“It will be decades before Digital Photography reaches the quality needed to replace film.” Oh yeah? Only a few years after that prediction was made, digital photographic technology had reached a quality, resolution and affordability sufficient to make film all but extinct.
The convenience, the cost, the ease of use coupled with huge technical advances in converting photons into pixels have combined to make digital photography popular among top pros, advanced amateurs and novices alike. As early as 2006, 82% of a group of photographers surveyed said they had tuned to digital photography.
Digital photographic equipment is just as sophisticated and expensive as film equipment ever was. The results are obviously of a high enough standard to be used in any professional application. And the technology continues to advance at great speed.
There are many advantages to digital photography. The ease of transferring photos to a computer and then post-processing them in programs such as Photoshop; the fact that you can take a photo and see the results on an LCD screen immediately; the fact that you can, from one photo to the next, vary the ISO from 50 to 3200; the fact that you can take 1,000 digital photos on a reusable card and not have to pay for the processing; the fact that you can take stills and video with the same camera without needing any other equipment; all these things and many more combine to make digital photography so popular.
In a period of about 10 years, the entire photography world has done a major shift from all film photography, with digital being a sort of distant hope of being able to get results, to a photography world dominated almost exclusively by digital photography.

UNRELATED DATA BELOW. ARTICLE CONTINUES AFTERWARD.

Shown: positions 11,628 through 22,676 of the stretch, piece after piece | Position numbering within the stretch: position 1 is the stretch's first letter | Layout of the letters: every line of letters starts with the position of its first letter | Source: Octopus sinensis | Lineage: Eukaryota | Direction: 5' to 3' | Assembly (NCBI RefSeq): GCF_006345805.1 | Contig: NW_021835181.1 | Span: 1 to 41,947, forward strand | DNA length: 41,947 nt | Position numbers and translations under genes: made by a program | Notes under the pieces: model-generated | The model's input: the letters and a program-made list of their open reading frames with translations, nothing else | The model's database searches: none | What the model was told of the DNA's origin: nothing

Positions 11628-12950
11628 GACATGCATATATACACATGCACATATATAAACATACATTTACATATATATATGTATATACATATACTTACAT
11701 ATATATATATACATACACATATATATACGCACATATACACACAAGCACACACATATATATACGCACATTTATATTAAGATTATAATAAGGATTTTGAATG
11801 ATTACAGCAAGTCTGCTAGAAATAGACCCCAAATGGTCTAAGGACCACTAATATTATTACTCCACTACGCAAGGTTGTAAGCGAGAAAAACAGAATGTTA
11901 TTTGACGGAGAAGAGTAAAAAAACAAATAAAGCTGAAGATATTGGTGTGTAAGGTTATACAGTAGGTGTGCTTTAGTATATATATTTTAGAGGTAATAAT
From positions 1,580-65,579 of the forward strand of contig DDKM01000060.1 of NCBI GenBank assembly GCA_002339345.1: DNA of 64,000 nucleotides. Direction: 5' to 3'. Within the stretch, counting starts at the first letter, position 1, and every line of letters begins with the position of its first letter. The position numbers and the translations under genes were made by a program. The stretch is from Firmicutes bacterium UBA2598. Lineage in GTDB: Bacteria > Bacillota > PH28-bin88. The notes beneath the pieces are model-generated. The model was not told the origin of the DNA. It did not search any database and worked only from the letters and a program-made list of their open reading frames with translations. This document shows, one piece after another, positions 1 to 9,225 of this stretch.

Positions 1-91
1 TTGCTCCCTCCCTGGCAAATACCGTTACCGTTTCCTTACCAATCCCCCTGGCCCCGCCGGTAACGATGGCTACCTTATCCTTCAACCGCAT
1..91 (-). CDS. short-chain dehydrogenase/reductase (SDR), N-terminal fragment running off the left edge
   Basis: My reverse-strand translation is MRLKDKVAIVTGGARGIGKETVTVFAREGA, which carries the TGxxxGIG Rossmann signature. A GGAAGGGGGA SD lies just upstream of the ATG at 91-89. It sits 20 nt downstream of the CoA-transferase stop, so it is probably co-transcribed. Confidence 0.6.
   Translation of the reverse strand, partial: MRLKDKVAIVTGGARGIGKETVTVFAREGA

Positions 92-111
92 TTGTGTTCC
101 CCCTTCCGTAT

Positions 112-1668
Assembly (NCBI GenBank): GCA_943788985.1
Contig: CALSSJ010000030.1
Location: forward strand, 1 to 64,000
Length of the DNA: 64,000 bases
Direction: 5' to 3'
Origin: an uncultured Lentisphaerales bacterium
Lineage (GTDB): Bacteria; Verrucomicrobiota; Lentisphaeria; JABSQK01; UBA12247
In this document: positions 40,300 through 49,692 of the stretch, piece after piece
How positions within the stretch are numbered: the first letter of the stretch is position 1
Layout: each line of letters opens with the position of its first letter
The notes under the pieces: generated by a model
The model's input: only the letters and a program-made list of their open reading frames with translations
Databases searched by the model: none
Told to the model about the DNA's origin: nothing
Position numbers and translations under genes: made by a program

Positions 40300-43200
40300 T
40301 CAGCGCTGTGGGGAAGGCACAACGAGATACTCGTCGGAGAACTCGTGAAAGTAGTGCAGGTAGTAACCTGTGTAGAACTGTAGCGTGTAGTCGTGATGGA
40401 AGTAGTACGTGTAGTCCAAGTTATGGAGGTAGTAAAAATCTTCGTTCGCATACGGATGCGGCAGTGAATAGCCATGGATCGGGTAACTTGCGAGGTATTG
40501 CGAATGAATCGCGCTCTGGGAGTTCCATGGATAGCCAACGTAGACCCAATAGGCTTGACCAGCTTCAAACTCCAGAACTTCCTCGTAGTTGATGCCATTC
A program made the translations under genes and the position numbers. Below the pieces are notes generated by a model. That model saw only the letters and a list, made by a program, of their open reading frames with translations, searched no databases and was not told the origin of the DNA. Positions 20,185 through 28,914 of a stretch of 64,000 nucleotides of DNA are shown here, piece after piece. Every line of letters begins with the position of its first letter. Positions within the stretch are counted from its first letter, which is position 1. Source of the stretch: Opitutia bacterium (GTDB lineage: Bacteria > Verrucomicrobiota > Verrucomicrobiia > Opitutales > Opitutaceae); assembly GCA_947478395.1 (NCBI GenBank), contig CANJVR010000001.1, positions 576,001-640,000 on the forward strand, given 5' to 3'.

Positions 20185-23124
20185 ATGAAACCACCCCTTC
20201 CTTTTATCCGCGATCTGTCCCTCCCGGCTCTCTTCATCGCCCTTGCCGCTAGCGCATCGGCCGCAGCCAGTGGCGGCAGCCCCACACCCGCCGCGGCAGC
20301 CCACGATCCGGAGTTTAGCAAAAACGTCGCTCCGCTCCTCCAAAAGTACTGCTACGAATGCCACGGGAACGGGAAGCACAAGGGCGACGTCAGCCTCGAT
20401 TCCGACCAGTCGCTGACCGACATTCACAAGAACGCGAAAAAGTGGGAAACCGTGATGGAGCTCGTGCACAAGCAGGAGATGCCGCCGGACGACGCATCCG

Some dyed-in-the-wool film photographers claim that there is a difference in quality still, favoring film over digital photography. And it may be true. Film photography is an analog process so the gradations in tone could perhaps be smoother than those created by the digital photography process. But obviously the differences are not sufficient to outweigh the many advantages of digital photography in the eyes of most of the photographers shooting today.
In the end, of course, it is an individual and personal choice whether to use film or digital photography or both. If you are a long term film photography aficionado, you might consider renting or borrowing some good digital equipment and trying the medium out for yourself. Likewise, if you never knew film but started straight in with a digital camera, you might get hold of a good film camera and shoot a couple of rolls of 35mm or medium format transparency film and see what you think.
You might end up liking both media for different reasons. They do produce different results and both have their applications. But one thing is for sure, digital photography is going to continue to increase in popularity and advance in technology and who knows what the limit is.
David © Phillips is a professional writer and photographer living in Seattle, WA. You can find out more about him and his work at www.dcpcom.com
The photograph(s) in this article are © David C Phillips, All Rights Reserved.